RB loss in lung adenocarcinoma promotes loss of cell-state factors and increased metastasis.
Major finding: RB loss in lung adenocarcinoma promotes loss of cell-state factors and increased metastasis.
Mechanism: Increased MAPK signaling promotes CDK2-mediated suppression of RB.
Impact: CDK2 inhibitors may be an effective strategy to reactivate RB in lung adenocarcinoma.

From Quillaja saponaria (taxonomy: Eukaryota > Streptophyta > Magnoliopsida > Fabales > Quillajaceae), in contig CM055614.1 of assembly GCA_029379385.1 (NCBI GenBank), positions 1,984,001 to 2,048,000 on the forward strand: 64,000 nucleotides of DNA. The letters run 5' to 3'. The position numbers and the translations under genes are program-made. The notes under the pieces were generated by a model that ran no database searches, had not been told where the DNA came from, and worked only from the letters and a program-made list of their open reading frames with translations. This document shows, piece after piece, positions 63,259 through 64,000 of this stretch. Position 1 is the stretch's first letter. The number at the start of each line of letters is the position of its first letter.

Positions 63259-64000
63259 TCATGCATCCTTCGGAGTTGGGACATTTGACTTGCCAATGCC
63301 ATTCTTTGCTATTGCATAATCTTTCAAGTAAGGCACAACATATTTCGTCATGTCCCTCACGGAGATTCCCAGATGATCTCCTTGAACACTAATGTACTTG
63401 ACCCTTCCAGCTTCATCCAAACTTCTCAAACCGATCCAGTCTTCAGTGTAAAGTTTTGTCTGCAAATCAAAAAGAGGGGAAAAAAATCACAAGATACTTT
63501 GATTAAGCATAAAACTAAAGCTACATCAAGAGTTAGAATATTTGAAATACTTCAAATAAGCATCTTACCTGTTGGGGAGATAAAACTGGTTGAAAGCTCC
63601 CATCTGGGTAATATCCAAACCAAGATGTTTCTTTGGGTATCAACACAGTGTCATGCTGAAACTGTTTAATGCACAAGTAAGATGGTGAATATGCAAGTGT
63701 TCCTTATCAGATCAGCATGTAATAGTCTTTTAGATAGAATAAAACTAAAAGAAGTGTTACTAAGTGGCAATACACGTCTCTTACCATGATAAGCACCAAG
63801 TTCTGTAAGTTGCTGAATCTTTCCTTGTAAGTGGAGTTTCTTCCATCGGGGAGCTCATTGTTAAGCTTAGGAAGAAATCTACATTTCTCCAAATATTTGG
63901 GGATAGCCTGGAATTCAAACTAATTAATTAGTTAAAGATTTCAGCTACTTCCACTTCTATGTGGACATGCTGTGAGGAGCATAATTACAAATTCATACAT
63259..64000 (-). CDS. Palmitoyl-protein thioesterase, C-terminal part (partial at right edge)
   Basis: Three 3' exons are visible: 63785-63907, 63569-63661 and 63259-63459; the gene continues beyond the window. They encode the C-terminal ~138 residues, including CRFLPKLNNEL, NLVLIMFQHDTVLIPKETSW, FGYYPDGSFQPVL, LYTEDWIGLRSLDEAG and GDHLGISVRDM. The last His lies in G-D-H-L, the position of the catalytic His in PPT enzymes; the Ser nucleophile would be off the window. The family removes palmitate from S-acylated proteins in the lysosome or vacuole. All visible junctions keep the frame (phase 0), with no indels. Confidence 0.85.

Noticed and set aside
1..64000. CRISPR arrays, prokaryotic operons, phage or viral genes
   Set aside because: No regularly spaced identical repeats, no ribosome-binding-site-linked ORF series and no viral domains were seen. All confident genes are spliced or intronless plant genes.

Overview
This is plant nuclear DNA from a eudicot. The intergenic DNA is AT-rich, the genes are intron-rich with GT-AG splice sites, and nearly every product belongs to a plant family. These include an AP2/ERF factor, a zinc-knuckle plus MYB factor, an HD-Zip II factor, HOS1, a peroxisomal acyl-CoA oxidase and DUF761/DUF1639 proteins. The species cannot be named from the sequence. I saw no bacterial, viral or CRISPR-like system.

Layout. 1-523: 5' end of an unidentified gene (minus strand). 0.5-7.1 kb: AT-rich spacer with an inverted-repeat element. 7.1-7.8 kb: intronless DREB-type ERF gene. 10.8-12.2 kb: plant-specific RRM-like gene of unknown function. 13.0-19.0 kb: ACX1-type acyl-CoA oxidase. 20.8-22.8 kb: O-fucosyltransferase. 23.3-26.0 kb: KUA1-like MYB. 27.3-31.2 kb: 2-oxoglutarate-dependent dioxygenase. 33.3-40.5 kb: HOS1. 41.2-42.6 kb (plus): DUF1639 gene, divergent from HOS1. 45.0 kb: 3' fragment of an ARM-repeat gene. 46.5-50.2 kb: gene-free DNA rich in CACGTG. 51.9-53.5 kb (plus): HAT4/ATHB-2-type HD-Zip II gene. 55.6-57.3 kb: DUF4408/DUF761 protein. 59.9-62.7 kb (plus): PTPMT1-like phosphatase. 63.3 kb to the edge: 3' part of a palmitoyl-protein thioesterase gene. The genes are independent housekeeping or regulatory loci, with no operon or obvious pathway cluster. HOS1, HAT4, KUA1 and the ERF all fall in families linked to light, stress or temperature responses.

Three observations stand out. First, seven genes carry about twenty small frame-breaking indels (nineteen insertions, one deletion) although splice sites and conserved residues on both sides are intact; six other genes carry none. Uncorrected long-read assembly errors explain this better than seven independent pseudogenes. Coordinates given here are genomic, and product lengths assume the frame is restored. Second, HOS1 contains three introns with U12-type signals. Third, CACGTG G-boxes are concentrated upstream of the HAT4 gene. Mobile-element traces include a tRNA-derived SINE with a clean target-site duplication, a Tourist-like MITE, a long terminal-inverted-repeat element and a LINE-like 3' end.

Although inactivation of the retinoblastoma (RB) tumor suppressor is common in lung adenocarcinoma and is associated with poor patient survival, successful methods to reactivate RB signaling have yet to be determined. Activation of cyclin-dependent kinases 4 and 6 (CDK4/6) by RAS/MAPK signaling promotes progression through G1 through phosphorylation and inactivation of RB, suggesting that CDK4/6 inhibition may reactivate RB in lung adenocarcinoma. Walter, Yates, Ruiz-Torres, and colleagues modeled the effects of RB inactivation and reactivation in lung adenocarcinoma and determined that loss of RB in a KRAS-driven mouse model resulted in decreased differentiation, increased tumor grade, and increased metastatic load. Consistent with these observations, patients with lung adenocarcinomas that harbored RB pathway alterations were more likely to have higher-grade tumors and metastatic disease compared with patients with RB–wild-type tumors. Additionally, RB-deficient tumors and cell lines coexpressed the lineage-specific transcription factors NKX2-1 and FOXA2 and the metastasis-associated chromatin-regulator factor HMGA2, indicating that loss of RB disrupted lineage fidelity to promote metastatic ability. Of interest, this increased aggressiveness in the setting of mutant KRAS was not due to an increase in MAPK signaling as measured by the canonical effectors phospho-MEK and phospho-ERK. However, analysis of mouse and human lung adenocarcinoma specimens revealed a correlation between high RB phosphorylation, increased tumor grade, and high phosphorylation and inactivation of p27, a negative regulator of CDK2, suggesting a role for CDK2-mediated inhibition of RB. Indeed, inactivation of CDK2 via CRISPR reactivated RB and sensitized RB–wild-type human lung cancer cell lines to the CDK4/6 inhibitor palbociclib. Genetic reactivation of RB signaling significantly increased survival, reduced tumor growth and metastasis, decreased expression of HMGA2, and decreased coexpression of HMGA2 and NKX2-1. Together, these data suggest loss of RB plays an important role in reprogramming tumors to a more metastatic, less differentiated state. Activation of RB signaling via CDK2 inhibitors may provide a promising therapeutic option for patients with lung adenocarcinoma with RB pathway alterations.
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